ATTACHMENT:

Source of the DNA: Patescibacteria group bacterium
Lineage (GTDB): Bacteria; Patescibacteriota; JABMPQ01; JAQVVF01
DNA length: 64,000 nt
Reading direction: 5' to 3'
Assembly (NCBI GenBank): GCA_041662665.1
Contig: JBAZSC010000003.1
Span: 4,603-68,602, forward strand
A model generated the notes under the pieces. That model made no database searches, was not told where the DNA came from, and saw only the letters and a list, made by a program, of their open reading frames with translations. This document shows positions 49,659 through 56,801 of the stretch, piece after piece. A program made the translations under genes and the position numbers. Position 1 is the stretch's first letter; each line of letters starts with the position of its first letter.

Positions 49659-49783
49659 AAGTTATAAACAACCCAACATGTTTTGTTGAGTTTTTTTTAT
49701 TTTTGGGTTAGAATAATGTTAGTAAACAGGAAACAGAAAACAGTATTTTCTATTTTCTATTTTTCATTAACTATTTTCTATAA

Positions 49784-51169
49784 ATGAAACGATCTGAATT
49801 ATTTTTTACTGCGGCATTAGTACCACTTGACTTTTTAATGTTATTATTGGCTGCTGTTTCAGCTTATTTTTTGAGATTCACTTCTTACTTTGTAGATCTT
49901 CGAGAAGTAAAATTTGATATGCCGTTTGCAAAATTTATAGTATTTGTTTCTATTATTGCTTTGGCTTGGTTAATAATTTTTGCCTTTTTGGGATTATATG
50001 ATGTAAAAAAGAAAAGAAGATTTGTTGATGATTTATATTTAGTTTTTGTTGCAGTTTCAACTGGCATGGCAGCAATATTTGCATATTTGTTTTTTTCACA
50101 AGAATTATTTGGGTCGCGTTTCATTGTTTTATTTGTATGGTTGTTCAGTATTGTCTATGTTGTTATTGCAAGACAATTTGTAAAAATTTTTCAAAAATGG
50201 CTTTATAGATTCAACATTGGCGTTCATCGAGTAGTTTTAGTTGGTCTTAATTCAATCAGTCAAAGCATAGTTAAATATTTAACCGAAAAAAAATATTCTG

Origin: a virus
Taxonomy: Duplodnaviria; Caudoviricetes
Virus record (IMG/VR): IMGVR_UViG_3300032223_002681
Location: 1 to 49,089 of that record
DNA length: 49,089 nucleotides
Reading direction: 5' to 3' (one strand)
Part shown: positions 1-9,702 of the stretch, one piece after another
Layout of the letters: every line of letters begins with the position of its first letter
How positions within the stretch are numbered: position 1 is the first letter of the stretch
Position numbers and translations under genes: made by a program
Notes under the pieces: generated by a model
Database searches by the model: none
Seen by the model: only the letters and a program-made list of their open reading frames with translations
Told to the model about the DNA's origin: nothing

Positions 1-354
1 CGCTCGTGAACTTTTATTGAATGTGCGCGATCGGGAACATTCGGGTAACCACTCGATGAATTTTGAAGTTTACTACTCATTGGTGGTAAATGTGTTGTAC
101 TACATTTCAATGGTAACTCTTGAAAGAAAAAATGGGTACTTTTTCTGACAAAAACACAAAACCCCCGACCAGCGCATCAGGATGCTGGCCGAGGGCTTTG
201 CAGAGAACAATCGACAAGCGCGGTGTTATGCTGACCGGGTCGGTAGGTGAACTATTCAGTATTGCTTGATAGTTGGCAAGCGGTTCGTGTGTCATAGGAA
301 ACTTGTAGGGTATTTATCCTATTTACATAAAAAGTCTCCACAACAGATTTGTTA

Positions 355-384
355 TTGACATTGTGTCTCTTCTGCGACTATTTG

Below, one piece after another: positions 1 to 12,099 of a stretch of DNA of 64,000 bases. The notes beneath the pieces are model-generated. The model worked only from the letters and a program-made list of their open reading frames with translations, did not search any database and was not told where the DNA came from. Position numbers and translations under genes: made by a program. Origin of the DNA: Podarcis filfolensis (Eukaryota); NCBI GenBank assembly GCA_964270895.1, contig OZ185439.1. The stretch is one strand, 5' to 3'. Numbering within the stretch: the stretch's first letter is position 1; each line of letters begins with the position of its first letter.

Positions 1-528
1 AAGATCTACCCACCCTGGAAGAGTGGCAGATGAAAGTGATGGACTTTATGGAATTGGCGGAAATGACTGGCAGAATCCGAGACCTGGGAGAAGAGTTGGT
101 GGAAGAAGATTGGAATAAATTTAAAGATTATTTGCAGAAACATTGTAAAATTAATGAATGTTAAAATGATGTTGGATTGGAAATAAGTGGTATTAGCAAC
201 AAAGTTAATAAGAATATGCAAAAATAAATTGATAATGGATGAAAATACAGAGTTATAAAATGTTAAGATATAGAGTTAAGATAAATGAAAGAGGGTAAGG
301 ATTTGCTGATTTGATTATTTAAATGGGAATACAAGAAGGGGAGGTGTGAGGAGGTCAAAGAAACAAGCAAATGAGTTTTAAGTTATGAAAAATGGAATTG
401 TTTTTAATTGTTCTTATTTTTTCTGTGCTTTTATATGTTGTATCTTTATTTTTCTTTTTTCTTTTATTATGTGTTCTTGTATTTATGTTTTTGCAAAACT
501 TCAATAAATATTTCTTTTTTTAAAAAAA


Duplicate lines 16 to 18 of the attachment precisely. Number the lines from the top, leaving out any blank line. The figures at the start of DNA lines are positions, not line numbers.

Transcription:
50001 ATGTAAAAAAGAAAAGAAGATTTGTTGATGATTTATATTTAGTTTTTGTTGCAGTTTCAACTGGCATGGCAGCAATATTTGCATATTTGTTTTTTTCACA
50101 AGAATTATTTGGGTCGCGTTTCATTGTTTTATTTGTATGGTTGTTCAGTATTGTCTATGTTGTTATTGCAAGACAATTTGTAAAAATTTTTCAAAAATGG
50201 CTTTATAGATTCAACATTGGCGTTCATCGAGTAGTTTTAGTTGGTCTTAATTCAATCAGTCAAAGCATAGTTAAATATTTAACCGAAAAAAAATATTCTG